Belmont Road was the original site for Uxbridge station. Uxbridge Common was enclosed in the 17th century to provide sites for country residences. Blue House or Belmont on the Common, west of the Harefield Road, was built in the late 17th century. The name for the house became the name for the road which was built to connect the Common with the town centre.

Uxbridge was a major centre for Quakers since 1658. The Friends Meeting House on the corner of Belmont Road and York Road dates from 1817 but this had replaced the original 1692 Meeting House on this site.

Also in the road, the Uxbridge Lancasterian or British School was a school for children ’of all labouring people or mechanics’ based in the Uxbridge Market House until premises in Belmont Road were erected in 1816.

Victorian housing became established in the road with building stretching from the Uxbridge end.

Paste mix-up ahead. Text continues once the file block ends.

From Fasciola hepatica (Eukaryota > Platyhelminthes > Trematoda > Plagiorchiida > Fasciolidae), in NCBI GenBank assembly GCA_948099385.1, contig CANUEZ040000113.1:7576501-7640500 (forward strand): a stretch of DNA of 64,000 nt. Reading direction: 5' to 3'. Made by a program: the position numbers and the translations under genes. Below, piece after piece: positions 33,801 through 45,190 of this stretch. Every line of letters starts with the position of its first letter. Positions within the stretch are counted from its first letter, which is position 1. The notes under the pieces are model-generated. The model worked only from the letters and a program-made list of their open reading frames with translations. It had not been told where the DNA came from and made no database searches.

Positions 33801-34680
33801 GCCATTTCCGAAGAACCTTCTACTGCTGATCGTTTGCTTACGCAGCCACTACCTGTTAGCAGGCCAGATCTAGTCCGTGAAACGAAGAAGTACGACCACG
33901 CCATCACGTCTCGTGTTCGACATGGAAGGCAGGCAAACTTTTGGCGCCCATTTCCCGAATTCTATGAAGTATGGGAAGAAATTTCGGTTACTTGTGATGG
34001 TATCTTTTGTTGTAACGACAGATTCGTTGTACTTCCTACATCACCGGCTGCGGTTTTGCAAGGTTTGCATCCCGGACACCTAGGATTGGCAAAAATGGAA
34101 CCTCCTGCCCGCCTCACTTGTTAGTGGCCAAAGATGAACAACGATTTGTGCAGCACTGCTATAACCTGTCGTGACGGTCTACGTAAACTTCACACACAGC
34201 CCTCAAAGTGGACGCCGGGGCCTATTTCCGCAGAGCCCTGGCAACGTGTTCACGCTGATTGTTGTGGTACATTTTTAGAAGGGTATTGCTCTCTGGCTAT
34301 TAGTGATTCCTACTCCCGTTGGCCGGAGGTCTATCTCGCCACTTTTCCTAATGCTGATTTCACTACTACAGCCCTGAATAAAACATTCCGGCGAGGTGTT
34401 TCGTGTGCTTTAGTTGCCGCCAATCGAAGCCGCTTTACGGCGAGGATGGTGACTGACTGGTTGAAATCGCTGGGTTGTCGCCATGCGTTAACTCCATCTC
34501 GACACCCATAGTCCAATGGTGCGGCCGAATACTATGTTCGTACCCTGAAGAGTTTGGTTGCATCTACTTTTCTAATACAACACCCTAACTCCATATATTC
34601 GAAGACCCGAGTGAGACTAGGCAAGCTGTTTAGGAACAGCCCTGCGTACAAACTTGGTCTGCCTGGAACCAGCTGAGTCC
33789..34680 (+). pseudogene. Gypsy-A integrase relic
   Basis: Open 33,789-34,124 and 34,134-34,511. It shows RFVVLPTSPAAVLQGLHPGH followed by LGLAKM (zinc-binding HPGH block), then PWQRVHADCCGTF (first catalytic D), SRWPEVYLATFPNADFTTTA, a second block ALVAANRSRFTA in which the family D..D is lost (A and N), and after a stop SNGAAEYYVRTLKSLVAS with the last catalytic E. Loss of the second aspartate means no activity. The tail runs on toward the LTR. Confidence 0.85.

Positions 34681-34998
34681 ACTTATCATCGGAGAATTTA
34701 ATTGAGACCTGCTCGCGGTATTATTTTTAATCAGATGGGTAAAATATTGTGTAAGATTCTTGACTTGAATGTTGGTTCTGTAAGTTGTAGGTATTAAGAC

At the end of the nineteenth century, the Harrow and Uxbridge Railway Company was established under the auspice...



Passmore Edwards Public Library
The Passmore Edwards Public Library on the Uxbridge Road, Shepherd’s Bush, was built in 1895 and funded by the journalist and philanthropist Passmore Edwards. It is one of a number of public libraries that still bear his name today. In 2008 a new library was built in Shepherd’s Bush, part of the substantial Westfield London development, and the Passmore Edwards library fell into disuse. In October 2011 it re-opened as the new home of the Bush Theatre.

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Barclay Road, SW6
Barclay Road runs from Fulham Road to the rails of the District Line. The history of Barclay Road is linked with that of Fulham, and later Walham Green. Originally part of Fulham Fields, and from Norman times the Manor of Fulham, it remained sparsely populated and predominantly involved in agriculture.